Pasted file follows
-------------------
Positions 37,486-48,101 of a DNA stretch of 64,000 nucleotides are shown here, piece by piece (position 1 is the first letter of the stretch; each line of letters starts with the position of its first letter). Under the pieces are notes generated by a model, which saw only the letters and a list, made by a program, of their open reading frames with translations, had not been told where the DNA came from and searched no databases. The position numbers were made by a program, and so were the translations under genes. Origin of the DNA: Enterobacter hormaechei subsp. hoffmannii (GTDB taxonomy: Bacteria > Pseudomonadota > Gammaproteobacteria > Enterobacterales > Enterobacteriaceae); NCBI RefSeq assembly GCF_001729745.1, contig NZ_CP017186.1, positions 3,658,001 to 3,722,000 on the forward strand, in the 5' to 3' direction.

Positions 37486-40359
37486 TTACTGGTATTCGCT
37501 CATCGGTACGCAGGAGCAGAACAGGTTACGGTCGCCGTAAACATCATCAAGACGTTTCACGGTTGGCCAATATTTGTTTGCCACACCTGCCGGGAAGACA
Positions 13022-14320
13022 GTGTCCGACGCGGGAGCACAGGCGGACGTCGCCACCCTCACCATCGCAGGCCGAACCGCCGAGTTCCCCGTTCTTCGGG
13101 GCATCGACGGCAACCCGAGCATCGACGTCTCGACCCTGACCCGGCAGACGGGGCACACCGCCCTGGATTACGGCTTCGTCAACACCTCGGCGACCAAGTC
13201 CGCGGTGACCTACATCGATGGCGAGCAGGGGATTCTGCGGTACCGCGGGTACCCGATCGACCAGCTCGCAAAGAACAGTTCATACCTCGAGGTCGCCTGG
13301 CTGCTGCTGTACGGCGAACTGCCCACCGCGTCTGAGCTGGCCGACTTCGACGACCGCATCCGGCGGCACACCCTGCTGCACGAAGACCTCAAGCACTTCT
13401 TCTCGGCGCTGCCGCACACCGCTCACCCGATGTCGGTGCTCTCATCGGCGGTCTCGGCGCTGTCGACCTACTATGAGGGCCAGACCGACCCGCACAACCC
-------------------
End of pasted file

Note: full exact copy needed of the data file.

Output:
Positions 37,486-48,101 of a DNA stretch of 64,000 nucleotides are shown here, piece by piece (position 1 is the first letter of the stretch; each line of letters starts with the position of its first letter). Under the pieces are notes generated by a model, which saw only the letters and a list, made by a program, of their open reading frames with translations, had not been told where the DNA came from and searched no databases. The position numbers were made by a program, and so were the translations under genes. Origin of the DNA: Enterobacter hormaechei subsp. hoffmannii (GTDB taxonomy: Bacteria > Pseudomonadota > Gammaproteobacteria > Enterobacterales > Enterobacteriaceae); NCBI RefSeq assembly GCF_001729745.1, contig NZ_CP017186.1, positions 3,658,001 to 3,722,000 on the forward strand, in the 5' to 3' direction.

Positions 37486-40359
37486 TTACTGGTATTCGCT
37501 CATCGGTACGCAGGAGCAGAACAGGTTACGGTCGCCGTAAACATCATCAAGACGTTTCACGGTTGGCCAATATTTGTTTGCCACACCTGCCGGGAAGACA
Positions 13022-14320
13022 GTGTCCGACGCGGGAGCACAGGCGGACGTCGCCACCCTCACCATCGCAGGCCGAACCGCCGAGTTCCCCGTTCTTCGGG
13101 GCATCGACGGCAACCCGAGCATCGACGTCTCGACCCTGACCCGGCAGACGGGGCACACCGCCCTGGATTACGGCTTCGTCAACACCTCGGCGACCAAGTC
13201 CGCGGTGACCTACATCGATGGCGAGCAGGGGATTCTGCGGTACCGCGGGTACCCGATCGACCAGCTCGCAAAGAACAGTTCATACCTCGAGGTCGCCTGG
13301 CTGCTGCTGTACGGCGAACTGCCCACCGCGTCTGAGCTGGCCGACTTCGACGACCGCATCCGGCGGCACACCCTGCTGCACGAAGACCTCAAGCACTTCT
13401 TCTCGGCGCTGCCGCACACCGCTCACCCGATGTCGGTGCTCTCATCGGCGGTCTCGGCGCTGTCGACCTACTATGAGGGCCAGACCGACCCGCACAACCC